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Produced by Charles Wells     Revised 2017-01-19

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# SYMBOLS: DELIMITERS

## Introduction

Delimiters are pairs of symbols used in the symbolic language either for enclosing expressions or as operators.

• This list includes only the major meanings of the most common delimiters, according to my judgment. See Remarks about usage.
• The Wikipedia article on brackets in math includes other delimiters and many additional usages about delimiters.
• "Bracket" has other meanings. See the Glossary entry.

## "( )"

• In American usage, the symbols "$($" and "$)$" are called parentheses.
• “Parenthesis” is singular, “parentheses” is plural.
• In British and Australian usage, the usual name for these symbols is "brackets", but they may be called round brackets to make it clear that they are not square or curly brackets.
• In the USA, parentheses may be called round parentheses to distinguish them from other delimiters.
• The input to a function is typically enclosed in parentheses.  For example, if we define $f(x)={{x}^{3}}-2$, then $f(3)=25$. However, there are some standard exceptions to this, explained in the abmath section on prefix notation.
• The symbol $n\choose k$ denotes the binomial coefficient.
• Other uses of round parentheses are given in the sections Bare delimiters, The notation $(a,b)$, and Matrices.

## "[ ]"

• The delimiters “$[$“ and ”$]$” are called square brackets.
• Square brackets are occasionally used as  bare delimiters
• Square brackets may be used instead of parentheses to enclose matrices.
• Square brackets may be used instead of parentheses to enclose the argument to a function in an expression of its value, as in "$f[x]$" instead of "$f(x)$". The square brackets are required in Mathematica for function arguments.
• Square brackets are used as outfix notation with special meanings:

## "$\mathbf{\langle}$ $\rangle$"

• the symbols "$\langle$" and "$\rangle$" are called angle brackets.
• In printed material they are usually noticeably distinct from the greater-than and less-than symbols "$\lt$" and "$\gt$", but they may not be distinguished in handwriting.
• Angle brackets are used as outfix notation to denote various constructions, most notably an inner product as in “$\left\langle v,w \right\rangle$”.
• $n$-tuples are sometimes written "$\langle a,b,c,\ldots\rangle$" instead of "$(a,b,c\ldots)$".
• In my research for the Handbook I could not find a citation for the use of angle brackets as bare delimiters, but I betcha someone somewhere has used them that way.
• Angle brackets are also called chevrons or pointy brackets, the latter mostly in speech. I have never heard a mathematician call them "chevrons".

## "{ }"

• The symbols "$\{$" and "$\}$ are called braces, curly braces or curly brackets.
• Braces are used as bare delimiters when there are nested parentheses, in much the same way as square brackets.
• Braces are used in the list notation for sets
• They are also used in setbuilder notation..
• Braces are used as outfix notation for functions. In particular, the fractional part of a real number $r$ may be denoted by "$\{r\}$". For example, $\{3/2\} = 0.5$.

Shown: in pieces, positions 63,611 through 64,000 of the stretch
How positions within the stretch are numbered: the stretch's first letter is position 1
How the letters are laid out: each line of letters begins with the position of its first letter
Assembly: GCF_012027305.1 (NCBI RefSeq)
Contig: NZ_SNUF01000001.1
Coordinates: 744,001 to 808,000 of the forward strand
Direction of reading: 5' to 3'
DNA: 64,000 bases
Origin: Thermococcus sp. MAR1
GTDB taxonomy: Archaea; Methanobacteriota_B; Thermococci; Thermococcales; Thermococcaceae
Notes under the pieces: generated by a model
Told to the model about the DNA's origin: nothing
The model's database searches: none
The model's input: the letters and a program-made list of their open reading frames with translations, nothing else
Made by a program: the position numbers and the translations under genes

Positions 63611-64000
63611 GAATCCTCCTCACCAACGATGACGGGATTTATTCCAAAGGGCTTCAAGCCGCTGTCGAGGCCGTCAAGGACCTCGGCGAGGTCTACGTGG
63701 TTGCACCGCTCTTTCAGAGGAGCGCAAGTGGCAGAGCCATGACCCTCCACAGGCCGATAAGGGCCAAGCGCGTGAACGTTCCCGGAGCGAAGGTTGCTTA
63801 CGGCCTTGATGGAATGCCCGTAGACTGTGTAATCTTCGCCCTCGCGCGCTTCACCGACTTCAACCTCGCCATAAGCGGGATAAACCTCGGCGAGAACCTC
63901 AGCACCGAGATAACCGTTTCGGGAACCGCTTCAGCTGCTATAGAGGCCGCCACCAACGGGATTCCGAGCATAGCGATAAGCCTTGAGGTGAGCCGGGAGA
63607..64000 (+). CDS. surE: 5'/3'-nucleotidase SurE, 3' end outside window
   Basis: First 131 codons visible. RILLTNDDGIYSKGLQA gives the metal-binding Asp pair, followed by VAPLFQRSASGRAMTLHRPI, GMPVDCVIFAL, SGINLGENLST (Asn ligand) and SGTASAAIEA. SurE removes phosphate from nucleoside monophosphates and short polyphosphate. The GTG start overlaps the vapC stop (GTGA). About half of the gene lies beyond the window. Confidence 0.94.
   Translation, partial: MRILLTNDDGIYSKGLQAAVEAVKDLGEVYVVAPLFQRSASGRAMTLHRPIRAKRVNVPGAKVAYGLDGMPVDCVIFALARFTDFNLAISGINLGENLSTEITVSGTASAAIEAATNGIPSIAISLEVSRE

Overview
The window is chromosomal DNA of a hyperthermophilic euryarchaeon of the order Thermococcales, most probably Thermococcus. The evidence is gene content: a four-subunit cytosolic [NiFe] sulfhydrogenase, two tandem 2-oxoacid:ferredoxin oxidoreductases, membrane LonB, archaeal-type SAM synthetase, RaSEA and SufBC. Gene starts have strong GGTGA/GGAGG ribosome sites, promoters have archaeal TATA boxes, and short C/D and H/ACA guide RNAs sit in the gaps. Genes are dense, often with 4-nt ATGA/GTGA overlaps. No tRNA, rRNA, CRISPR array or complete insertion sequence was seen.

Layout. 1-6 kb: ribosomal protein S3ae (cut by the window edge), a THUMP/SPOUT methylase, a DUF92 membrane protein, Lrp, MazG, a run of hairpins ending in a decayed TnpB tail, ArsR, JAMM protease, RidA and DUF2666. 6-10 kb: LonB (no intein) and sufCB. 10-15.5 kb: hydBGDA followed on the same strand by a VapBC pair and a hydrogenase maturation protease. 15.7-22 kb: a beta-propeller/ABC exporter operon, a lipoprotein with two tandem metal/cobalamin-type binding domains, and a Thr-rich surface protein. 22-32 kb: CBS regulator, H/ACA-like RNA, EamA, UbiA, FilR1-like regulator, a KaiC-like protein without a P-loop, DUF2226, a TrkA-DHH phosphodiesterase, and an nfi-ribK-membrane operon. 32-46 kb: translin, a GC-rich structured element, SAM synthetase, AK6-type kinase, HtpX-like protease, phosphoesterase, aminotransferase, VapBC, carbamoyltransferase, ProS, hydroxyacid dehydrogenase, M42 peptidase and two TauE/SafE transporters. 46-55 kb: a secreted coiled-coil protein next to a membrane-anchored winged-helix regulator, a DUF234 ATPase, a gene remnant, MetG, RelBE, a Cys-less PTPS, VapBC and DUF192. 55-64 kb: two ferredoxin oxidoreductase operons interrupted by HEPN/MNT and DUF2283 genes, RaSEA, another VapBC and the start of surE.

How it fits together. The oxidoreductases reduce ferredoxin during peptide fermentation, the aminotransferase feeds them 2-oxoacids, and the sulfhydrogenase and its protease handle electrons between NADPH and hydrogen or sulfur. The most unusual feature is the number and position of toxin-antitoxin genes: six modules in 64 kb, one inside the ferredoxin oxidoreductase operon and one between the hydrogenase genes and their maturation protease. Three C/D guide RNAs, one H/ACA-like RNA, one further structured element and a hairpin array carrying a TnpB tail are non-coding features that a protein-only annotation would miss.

• A left brace may be used by itself in a definition by cases.

## Bare delimiters

• A pair of delimiters may or may not have significance beyond grouping; if they do not they are bare delimiters.
• The three types of character used as bare delimiters in mathematics are parentheses, square brackets and braces.
• Typically, parentheses are the standard delimiters in symbolic expressions.
• Combinations of different delimiters are used most often with nested parentheses to aid the reader to match the correct pairs. For example, ${{\left[ {{\left( {{x}^{2}}\sin x+{{(2x-1)}^{-4}} \right)}^{3}}-{{\left( 1+\cos x \right)}^{2}} \right]}^{5}}$ Note that some round parentheses have been made bigger to aid in the matching. This is a common technique facilitated by LaTeX.

## The notation $(a,b)$

The notation "$(a,b)$" may denote any of these functions:

• "$(a,b)$" may denote the ordered pair with first coordinate $a$ and second coordinate $b$. This usage extends to $n$-tuples, for example the ordered triple $(3,1,2)$.
• For $a$ and $b$ real numbers, "$(a,b)$" may denote the open real interval $\left\{ x\,|\,a\lt x \text{ and } x\lt b\right\}$
• "$(a,b)$" may denote the greatest common divisor of the integers $a$ and $b$.

• These varying usages may occur in the same document.  See the Handbook, Citation 139, for an example.
• Ordered pairs are often written as "$\langle a,b\rangle$" instead of "$(a,b)$".

## Matrices

Matrices may be enclosed by parentheses; for example: $\left( \begin{matrix} {{a}_{11}} & {{a}_{12}}& {{a}_{13}}\\ {{a}_{21}} & {{a}_{22}} & {{a}_{23}}\\ {{a}_{31}} & {{a}_{32}} & {{a}_{33}} \\ \end{matrix} \right)$

This matrix is one single math object with $9$ parameters. It is not in any sense a set of $9$ numbers. It is one matrix.

Square brackets may be used for this as well, as in  $\left[ \begin{matrix} {{a}_{11}} & {{a}_{12}}& {{a}_{13}}\\ {{a}_{21}} & {{a}_{22}} & {{a}_{23}}\\ {{a}_{31}} & {{a}_{32}} & {{a}_{33}} \\ \end{matrix} \right]$

However, vertical bars, as in $\left| \begin{matrix} {{a}_{11}} & {{a}_{12}}& {{a}_{13}}\\ {{a}_{21}} & {{a}_{22}} & {{a}_{23}}\\ {{a}_{31}} & {{a}_{32}} & {{a}_{33}} \\ \end{matrix} \right|$ is by definition the determinant of the matrix, which is a single number. It is not a matrix at all.

## References